What Does it Mean?
On Monday, July 3rd, 2017 the U.S. FDA published a new draft compliance policy for comment, regarding the requirement for drug manufacturers to apply or affix a unique identifier on their prescription drug products and homogeneous cases by November 27, 2017, under the Drug Supply Chain Security Act (DSCSA). The reason FDA is pursuing this delay in enforcement is out of concern for the readiness of manufacturers for implementation of the product identifier requirements. FDA wishes to minimize possible disruptions in the distribution of prescription drugs in the United States. That’s a noble cause.
If finalized, this compliance policy would establish the FDA’s intention to not enforce that requirement on manufacturers between November 27, 2017 and November 26, 2018—a delay of one year. Further, the FDA would also not enforce the manufacturer’s requirement to verify those specific drugs at the serial number level. They would continue to require verification at the lot level. Odds are very high that the FDA will finalize this policy soon after the 60 day public comment phase.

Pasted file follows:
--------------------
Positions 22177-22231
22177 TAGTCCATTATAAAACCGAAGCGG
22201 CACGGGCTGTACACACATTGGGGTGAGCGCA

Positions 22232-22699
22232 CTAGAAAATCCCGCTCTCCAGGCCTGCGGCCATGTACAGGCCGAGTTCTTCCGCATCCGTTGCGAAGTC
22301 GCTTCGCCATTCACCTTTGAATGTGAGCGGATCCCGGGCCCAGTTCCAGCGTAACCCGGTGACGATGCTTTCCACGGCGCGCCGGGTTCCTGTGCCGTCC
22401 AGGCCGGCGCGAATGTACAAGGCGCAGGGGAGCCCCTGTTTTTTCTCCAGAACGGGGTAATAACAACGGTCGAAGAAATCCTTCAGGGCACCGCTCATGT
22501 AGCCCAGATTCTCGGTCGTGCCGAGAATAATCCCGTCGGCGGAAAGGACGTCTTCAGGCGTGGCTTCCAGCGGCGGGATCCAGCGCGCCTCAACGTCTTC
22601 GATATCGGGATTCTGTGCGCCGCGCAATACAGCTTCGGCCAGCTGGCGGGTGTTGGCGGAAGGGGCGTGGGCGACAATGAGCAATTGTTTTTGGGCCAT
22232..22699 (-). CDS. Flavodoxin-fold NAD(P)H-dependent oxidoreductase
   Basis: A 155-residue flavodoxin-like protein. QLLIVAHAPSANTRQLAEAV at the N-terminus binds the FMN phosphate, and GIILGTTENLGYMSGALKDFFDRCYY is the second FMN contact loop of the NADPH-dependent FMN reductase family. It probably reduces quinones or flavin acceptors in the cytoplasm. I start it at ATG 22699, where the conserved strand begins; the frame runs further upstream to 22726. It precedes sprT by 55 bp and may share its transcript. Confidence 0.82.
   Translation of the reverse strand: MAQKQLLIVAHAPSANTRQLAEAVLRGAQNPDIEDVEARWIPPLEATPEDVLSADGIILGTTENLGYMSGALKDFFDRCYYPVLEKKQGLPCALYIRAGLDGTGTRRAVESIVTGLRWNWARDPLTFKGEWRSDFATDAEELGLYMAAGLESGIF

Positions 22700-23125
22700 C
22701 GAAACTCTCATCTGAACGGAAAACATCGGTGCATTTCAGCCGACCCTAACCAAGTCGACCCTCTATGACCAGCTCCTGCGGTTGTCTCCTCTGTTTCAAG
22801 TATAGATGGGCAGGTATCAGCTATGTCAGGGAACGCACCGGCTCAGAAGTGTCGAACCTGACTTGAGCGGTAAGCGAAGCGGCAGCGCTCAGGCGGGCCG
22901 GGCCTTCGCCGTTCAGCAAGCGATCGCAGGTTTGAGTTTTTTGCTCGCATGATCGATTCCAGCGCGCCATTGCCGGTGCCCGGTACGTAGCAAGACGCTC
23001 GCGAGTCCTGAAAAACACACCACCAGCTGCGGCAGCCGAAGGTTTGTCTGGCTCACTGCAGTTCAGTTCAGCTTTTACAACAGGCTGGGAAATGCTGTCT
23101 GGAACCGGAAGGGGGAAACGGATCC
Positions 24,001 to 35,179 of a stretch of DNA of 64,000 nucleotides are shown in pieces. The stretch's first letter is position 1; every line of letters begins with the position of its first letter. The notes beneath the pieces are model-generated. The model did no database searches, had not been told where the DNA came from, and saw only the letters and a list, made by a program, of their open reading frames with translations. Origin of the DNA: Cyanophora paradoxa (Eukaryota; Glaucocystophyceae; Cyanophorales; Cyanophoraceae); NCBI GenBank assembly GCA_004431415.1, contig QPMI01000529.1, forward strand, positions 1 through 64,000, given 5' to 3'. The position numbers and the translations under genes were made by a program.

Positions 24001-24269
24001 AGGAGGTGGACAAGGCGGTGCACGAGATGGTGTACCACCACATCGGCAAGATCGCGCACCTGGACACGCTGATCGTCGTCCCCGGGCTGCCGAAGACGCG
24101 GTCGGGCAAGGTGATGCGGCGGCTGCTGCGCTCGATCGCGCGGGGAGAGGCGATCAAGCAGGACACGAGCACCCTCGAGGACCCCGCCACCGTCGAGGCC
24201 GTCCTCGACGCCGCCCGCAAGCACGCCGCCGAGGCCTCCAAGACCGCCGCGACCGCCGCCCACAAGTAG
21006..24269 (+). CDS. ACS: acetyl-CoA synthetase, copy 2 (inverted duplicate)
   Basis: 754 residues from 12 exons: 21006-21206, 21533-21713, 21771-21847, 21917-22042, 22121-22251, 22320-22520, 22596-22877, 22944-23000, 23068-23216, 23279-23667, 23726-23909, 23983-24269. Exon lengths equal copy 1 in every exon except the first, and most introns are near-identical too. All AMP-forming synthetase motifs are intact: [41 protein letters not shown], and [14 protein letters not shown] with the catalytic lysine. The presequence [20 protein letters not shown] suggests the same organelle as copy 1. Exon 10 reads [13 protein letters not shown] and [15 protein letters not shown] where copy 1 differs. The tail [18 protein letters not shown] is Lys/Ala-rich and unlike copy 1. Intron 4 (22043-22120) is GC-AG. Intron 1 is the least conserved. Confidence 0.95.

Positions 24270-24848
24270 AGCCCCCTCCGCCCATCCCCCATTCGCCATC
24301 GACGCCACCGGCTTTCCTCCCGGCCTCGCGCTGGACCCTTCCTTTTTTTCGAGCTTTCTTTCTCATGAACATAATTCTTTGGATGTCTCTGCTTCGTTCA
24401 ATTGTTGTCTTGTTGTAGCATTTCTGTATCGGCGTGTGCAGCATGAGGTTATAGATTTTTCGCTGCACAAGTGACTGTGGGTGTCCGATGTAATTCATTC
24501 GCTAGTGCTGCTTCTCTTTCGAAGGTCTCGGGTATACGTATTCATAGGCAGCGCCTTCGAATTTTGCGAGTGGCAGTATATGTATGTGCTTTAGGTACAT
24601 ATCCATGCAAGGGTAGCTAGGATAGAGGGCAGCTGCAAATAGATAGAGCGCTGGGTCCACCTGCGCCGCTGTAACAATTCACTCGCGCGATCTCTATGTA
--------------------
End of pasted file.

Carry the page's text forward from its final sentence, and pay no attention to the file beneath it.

This enforcement delay would result in cascading enforcement delays down the supply chain because it would allow non-serialized drugs to enter the supply chain after the original DSCSA deadline. Once that happens, the FDA would be forced to allow repackagers, wholesale distributors and dispensers to engage in transactions involving drugs that were not serialized beyond their respective deadlines. That is also part of this draft guidance.
It’s a delay, so it’s all good, right? That depends on how you interpret the draft guidance, where your serialization program is at, and how you react to it.
Before you finalize your compliance plans in light of this new draft, make sure you listen to Systech’s Regulatory Strategist, Dirk Rodgers explain exactly what the FDA says they will do—and won’t do—and what it means to manufacturers, repackagers, wholesale distributors and dispensers.